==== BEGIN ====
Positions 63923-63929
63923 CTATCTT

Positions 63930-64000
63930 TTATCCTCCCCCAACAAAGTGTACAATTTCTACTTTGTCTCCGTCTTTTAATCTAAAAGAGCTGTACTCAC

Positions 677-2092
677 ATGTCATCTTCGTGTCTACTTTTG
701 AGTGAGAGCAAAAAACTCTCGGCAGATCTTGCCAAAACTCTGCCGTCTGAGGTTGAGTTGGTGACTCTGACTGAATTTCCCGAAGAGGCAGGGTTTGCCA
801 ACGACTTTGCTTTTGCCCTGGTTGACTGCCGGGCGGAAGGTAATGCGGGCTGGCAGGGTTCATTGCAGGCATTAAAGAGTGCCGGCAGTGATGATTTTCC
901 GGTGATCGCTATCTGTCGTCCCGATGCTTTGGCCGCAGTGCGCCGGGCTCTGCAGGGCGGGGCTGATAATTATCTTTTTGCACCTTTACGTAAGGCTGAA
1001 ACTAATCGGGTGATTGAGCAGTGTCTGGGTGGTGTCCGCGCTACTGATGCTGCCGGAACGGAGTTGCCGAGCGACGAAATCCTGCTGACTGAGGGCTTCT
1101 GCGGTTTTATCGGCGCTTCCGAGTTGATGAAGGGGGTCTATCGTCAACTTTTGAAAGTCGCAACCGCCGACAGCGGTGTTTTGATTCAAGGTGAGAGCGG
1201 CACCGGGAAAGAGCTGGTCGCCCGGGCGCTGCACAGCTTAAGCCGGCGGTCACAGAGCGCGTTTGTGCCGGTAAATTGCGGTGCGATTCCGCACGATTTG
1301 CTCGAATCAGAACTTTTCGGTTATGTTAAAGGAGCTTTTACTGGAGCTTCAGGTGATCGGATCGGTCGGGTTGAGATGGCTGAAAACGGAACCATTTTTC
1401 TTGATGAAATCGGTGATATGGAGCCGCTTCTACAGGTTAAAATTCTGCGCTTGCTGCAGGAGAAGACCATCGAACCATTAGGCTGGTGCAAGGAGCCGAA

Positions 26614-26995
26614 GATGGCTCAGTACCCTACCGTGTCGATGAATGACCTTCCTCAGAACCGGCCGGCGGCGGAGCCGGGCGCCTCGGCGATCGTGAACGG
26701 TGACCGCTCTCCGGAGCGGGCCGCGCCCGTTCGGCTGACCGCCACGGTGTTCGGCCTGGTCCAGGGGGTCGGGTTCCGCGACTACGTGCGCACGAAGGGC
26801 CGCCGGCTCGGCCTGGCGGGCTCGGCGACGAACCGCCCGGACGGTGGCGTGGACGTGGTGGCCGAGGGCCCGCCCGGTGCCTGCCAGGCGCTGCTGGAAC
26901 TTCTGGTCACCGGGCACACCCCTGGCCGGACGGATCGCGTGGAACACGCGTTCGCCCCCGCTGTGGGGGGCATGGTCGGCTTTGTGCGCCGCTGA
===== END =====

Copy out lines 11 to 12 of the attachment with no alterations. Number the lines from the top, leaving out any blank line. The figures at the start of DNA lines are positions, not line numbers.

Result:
1101 GCGGTTTTATCGGCGCTTCCGAGTTGATGAAGGGGGTCTATCGTCAACTTTTGAAAGTCGCAACCGCCGACAGCGGTGTTTTGATTCAAGGTGAGAGCGG
1201 CACCGGGAAAGAGCTGGTCGCCCGGGCGCTGCACAGCTTAAGCCGGCGGTCACAGAGCGCGTTTGTGCCGGTAAATTGCGGTGCGATTCCGCACGATTTG